January 2014The McDougall NewsletterVolume 13, Issue 1Relevant to the argument that inflammation is not the underlying cause of obesity and diseaseis the fact that treating inflammation with powerful anti-inflammatory medications does notfavorably change the course and progression of the disease. To quote respected researchers, "Infact, to our knowledge, no anti-inflammatory therapy cures the majority of patients with a diseasein which inflammation plays a major contributory role " To repeat, inflammation is the result ofinjury, not the cause of disease.Making False Associations: Using Celiac Disease to Demonize All Carbohydrates for All PeopleThe main take-away that readers will get from Wheat Belly is that wheat is the major cause ofobesity, heart disease, diabetes, and almost all other major health problems that people sufferfrom. Wheat can be very troublesome for a small percentage of the population. Celiac disease isa condition that affects fewer than one in one hundred people following the Western diet. Thesepeople must avoid gluten, found in high concentrations in wheat, barley, and rye. However, toput this real concern into a global, historical perspective, consider the importance of these threegrains: they have served to fuel the development of civilizations throughout human history andstill are a major source of calories, protein, vitamins, and minerals for billions of people. Peoplewithout celiac disease, or the few other conditions that warrant elimination of these three specificgrains, will find them an excellent source of nutrition.Whole Grains Are Consistently Found to Be HealthyA recent review of 45 prospective cohort studies and 21 randomized-controlled trials (RCT)compared people who rarely or never consume whole grains with those reporting an averageconsumption of three to five servings per day and found by comprehensive meta-analysis thatthose consuming the grains had a 26% reduction in the risk of type-2 diabetes and a 21% reductionin the risk of heart disease (independent of known CVD risk factors). Furthermore, there is aninverse relationship between whole grain intake and weight gain. Examples of whole grainsincluded whole wheat, dark bread, oats, brown rice, rye, barley, and bulgur.Even those few people intolerant of gluten (wheat, barley, and rye) can healthfully consume nongluten rice, corn, oats, and other grains. Low-carbohydrate promoters enthusiastically demonizethese grains too.Making False Associations about Diabetes and CarbohydratesThe main take-away that readers will get from Grain Brain is that grains and other starchy foodsare the cause of type-2 diabetes, Alzheimer’s disease, obesity, and most of the other chronichealth problems suffered in the Western world. The truth is that people with type-2 diabetesare ill with many disorders of the body and brain. But grains and other starchy vegetables do notcause type-2 diabetes. The Western diet, loaded with meat, fat, and empty calories, makes peopleoverweight and diabetic.Type-2 diabetes is cured by a starch-based, high-carbohydrate diet. To take this point to theextreme, the Rice Diet, consisting of white rice, fruit, fruit juice, and table sugar (more than 90%of the calories are from carbohydrate) has been shown to cause profound weight losses in theseverely obese, cure type-2 diabetes, and reverse heart disease. Dietary fat increases blood sugarlevels and causes people with type-1 diabetes to require more insulin.—5—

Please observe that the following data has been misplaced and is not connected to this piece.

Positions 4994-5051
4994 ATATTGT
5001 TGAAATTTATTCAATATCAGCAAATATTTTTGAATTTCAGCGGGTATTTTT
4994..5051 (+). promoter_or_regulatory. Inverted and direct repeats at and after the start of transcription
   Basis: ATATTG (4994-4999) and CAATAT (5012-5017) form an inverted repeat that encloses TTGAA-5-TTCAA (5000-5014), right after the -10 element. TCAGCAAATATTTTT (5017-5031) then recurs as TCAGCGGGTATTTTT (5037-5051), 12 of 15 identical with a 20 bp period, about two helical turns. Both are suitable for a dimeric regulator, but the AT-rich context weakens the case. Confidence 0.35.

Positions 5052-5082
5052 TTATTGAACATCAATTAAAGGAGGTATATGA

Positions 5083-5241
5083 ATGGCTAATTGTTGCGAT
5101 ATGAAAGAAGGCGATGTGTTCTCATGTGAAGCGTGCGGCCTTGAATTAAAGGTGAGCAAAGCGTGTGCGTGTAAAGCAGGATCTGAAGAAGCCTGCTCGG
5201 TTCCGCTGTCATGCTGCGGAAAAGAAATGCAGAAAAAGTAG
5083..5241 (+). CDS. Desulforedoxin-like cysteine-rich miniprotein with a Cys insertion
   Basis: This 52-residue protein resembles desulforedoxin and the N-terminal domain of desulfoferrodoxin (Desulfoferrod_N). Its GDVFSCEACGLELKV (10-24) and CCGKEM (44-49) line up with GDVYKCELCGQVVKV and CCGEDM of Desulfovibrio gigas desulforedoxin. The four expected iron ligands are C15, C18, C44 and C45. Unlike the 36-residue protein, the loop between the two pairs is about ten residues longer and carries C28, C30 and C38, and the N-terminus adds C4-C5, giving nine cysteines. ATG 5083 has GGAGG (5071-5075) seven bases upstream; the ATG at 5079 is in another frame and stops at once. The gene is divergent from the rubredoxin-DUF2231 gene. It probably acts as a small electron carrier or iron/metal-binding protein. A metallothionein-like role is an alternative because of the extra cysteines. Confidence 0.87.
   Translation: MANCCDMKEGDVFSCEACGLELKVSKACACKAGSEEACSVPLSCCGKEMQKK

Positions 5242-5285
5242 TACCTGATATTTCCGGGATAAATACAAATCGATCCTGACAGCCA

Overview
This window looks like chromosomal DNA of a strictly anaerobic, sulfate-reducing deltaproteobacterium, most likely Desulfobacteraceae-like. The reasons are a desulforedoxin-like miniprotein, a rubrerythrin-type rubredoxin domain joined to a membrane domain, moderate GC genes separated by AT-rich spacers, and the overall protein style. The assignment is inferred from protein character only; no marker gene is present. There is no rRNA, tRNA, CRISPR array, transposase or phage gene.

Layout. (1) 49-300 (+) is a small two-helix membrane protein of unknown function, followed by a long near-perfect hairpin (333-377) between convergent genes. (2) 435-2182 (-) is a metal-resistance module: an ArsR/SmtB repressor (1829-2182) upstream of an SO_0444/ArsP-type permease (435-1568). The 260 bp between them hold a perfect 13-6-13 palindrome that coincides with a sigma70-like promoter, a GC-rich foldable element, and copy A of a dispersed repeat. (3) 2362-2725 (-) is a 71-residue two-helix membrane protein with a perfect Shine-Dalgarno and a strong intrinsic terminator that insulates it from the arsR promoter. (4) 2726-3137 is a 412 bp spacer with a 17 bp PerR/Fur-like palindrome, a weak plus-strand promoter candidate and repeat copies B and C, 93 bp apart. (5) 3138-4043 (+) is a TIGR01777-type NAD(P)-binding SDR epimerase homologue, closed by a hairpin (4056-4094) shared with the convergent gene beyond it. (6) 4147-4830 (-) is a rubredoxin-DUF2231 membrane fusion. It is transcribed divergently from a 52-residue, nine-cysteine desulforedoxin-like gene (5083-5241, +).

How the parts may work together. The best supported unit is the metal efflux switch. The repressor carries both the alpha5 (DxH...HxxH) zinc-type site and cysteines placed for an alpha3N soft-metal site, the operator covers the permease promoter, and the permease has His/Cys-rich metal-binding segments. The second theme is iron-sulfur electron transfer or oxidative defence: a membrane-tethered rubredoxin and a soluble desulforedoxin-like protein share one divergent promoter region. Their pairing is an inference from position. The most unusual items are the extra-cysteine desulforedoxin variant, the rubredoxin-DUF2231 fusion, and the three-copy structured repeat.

January 2014The McDougall NewsletterVolume 13, Issue 1Regardless of the effects on blood sugar, the underlying animal-based, low-grain, low-starchyvegetable diet consisting of those very foods recommended in the books Wheat Belly and GrainBrain, is the major reason people with type-2 diabetes are so sick with heart and other diseases.Looking Beyond the Smoke and MirrorsThe truth is that the rich Western diet makes people fat and sick. Steering people away from thefew healthy components of our diet (grains and other starchy vegetables) and toward the unhealthyfoods (meat, dairy, fish, and eggs) makes matters worse. People are desperate for a solution totheir weight and health problems, and many of them are easily deceived. Especially when told thatprime rib and cheddar cheese are good for them—people love to hear good news about their badhabits. Just as important for the rising popularity of low-carbohydrate diets, books like Wheat Bellyand Grain Brain enhance the profits of the meat, dairy, egg, and fish industries.Although these industries spend hundreds of millions of US dollars advertising "their science" andinfluencing national nutrition and health policies, the truth is simple and easy to understand: Alllarge successful trim healthy populations of people throughout human history have obtained thebulk of their calories from grains and other starchy vegetables. Consumption of meats along withother rich foods in any significant quantity has been limited to the diets of fat, sick aristocrats(kings and queens)—until recently. To regain our lost health and save planet Earth, the smoke andmirrors behind popular diet books must be exposed.*In an effort to partially compensate for important nutritional deficiencies, like dietary fiber,vitamin C, and thousands of other phytochemicals found only in plants, non-starchy green, red, andyellow vegetables (for example, broccoli, Brussels sprouts, celery, kale, lettuce, parsley, peppers,and zucchini), and a few fruits are commonly added to these low-carbohydrate diets, includingnewer versions of the Atkins Diet. Only plants make carbohydrates, thus “low-carbohydrate” is inpractical terms synonymous with meat, poultry, cheese, butter, fish, and eggs.** Simple sugars, like glucose and fructose, are refined ingredients found in sodas, cakes, cookies,and table sugar. Starches (sometimes referred to as complex carbohydrates) are foods with“natural sugars,” such as, barley, corn, millet, oats, potatoes, sweet potatoes, rice, and wheat.Featured RecipesThis month’s newsletter recipes come from LindsayNixon, author of four Happy Herbivore Cookbooks. All ofher recipes are easy to make, delicious, and follow theMcDougall guidelines. The following recipes come from herlatest cookbook, Happy Herbivore Light and Lean. All ofthese recipes take 30 minutes or less to prepare and all aredelicious. The November issue of The McDougall Newsletteralso featured a few recipes from this newest cookbookfrom Lindsay. If you haven’t tried any of her recipes yet, Ihighly recommend that you start cooking!!—6—